Rochester Taxes to Increase with School Board Vote

Created: 06/17/2014 10:34 PM
By: Jenna Lohse

A big change in the way your property taxes are set. Instead of having a vote of the community, local school districts can now do it themselves.
Taxes for those in the Rochester Public School District are going up, and no, you didn't miss the vote because a public vote was never held.
"We always are struggling to find revenues necessary to cover what we need to provide for students,” said Larry Smith, Executive Director of Finance, Rochester Public Schools.
Recently, state lawmakers changed the tax bill, giving local school districts the authority of passing a non-voter approved tax increase. That's exactly what the Rochester Public School Board did Tuesday.
"This is an opportunity where the board can take a little bit of that local control and have the ability to make decisions like that without having to go to voters,” said Superintendent Michael Munoz, Rochester Public Schools.
That's a big departure from how schools have been funded for decades and the ones footing the bill say they should have a say. "Any idea that has merit should be taken to the taxpayer by referendum,” said parent, Ben Befort.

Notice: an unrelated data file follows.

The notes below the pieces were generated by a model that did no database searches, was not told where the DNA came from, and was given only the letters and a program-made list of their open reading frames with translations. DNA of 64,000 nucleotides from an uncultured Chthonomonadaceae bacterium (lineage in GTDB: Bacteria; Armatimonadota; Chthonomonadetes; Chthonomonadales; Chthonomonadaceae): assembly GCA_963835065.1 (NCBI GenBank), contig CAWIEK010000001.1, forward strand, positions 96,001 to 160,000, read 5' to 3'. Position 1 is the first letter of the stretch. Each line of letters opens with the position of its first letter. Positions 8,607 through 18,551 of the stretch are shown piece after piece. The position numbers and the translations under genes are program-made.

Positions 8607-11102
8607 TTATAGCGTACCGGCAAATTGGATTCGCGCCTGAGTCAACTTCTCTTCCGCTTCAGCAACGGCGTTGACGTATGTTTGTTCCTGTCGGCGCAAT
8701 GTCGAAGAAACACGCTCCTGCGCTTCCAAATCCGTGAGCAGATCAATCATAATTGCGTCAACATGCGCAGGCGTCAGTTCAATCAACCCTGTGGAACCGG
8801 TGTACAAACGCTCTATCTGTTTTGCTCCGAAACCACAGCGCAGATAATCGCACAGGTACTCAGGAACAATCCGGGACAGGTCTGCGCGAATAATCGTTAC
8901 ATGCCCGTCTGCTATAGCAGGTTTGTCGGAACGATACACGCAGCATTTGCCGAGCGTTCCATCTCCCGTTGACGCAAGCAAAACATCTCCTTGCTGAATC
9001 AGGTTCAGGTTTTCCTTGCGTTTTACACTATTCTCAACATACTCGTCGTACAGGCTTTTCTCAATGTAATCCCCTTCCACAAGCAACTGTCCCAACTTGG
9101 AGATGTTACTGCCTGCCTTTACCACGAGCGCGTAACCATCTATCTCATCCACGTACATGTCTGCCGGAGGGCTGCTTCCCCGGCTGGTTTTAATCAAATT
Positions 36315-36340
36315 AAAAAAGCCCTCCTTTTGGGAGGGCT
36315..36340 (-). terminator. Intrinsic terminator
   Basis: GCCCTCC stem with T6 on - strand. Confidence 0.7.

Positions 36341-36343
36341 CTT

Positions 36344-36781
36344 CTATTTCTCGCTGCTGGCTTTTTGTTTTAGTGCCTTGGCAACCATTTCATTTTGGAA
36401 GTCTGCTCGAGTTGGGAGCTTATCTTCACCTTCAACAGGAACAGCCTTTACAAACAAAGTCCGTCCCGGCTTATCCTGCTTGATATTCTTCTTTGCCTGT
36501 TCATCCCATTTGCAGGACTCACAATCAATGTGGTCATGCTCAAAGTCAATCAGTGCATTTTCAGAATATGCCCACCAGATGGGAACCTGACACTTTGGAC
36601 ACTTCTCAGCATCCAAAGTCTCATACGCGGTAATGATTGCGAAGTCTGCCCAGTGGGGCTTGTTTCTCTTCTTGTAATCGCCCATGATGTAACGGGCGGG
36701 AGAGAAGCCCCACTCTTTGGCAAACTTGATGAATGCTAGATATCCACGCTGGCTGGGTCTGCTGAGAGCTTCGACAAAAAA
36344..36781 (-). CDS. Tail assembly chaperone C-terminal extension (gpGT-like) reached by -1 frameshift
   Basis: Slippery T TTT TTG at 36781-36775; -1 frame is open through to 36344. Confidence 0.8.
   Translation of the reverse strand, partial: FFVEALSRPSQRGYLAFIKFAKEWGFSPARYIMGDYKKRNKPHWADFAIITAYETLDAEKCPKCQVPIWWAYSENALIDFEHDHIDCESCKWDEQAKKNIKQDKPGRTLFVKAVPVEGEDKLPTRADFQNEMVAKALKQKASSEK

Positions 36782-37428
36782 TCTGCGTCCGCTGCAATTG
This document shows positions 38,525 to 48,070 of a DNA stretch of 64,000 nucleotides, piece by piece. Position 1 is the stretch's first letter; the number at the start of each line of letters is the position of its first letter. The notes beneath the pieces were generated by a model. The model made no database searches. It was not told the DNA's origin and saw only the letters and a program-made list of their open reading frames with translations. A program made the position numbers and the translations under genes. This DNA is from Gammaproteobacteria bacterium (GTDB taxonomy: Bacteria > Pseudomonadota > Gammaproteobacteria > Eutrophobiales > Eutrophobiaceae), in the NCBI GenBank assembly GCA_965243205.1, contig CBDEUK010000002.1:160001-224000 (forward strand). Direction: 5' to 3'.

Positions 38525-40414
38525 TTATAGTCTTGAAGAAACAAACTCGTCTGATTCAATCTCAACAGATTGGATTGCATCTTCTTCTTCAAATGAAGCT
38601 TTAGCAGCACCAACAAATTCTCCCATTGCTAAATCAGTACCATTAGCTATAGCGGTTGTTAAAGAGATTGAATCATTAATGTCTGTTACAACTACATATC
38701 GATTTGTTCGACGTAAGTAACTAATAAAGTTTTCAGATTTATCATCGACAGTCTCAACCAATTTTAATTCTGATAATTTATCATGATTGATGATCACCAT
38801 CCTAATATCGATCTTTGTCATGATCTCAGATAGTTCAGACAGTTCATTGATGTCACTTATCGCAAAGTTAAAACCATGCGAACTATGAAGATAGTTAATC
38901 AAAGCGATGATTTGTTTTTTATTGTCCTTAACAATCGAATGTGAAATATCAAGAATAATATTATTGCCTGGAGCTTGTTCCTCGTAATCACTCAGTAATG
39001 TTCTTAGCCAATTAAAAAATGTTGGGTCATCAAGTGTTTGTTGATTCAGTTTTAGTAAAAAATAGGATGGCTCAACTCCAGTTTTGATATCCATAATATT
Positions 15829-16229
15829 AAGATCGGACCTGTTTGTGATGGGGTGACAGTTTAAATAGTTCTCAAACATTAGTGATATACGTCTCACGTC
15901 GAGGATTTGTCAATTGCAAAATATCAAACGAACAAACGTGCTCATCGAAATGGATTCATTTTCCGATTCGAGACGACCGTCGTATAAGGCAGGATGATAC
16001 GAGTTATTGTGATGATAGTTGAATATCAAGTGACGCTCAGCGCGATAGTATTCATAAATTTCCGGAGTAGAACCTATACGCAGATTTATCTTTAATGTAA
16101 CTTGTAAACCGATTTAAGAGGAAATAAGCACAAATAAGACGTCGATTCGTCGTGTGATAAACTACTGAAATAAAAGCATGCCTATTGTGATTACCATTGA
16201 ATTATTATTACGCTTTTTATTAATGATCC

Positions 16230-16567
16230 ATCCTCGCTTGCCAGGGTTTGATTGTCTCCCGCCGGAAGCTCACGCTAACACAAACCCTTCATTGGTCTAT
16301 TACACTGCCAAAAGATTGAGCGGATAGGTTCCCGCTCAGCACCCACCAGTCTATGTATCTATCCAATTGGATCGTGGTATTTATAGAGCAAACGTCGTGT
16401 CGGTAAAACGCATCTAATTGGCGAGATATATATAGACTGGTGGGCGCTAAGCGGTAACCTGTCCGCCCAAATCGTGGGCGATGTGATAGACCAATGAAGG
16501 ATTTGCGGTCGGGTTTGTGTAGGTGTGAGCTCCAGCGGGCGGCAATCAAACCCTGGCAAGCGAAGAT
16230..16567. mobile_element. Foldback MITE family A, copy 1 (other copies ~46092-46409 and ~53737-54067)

RPS will soon see a $2.8 million a year increase in revenue, with $1.7 million of it coming from a new local property tax increase.  "On a $200,000 dollar residence, they're likely to see about a 57 dollar a year increase,” said Smith.
The remaining $1.1 million is provided through state aid. School officials saying the change in legislation levels the playing field. "City and counties, they can set the property tax level at what they need to just to support their operations, school districts in the past haven't had much flexibility,” said Smith.
With the school board calling the shots on this one, "This just shows how important local school board elections are and that we have quality candidates running and that we have an informed public voting in those elections,” said Senator Carla Nelson.
Many parents see the need for funding education, but just want a say in it. "It's a valuable, valuable investment, but again I think everyone should have their voice heard,” said Befort.
We’re told other school boards in Minnesota and even in our area have also taken advantage of this new provision. The increase will begin on taxes payable in 2015.

Photo: ABC 6 News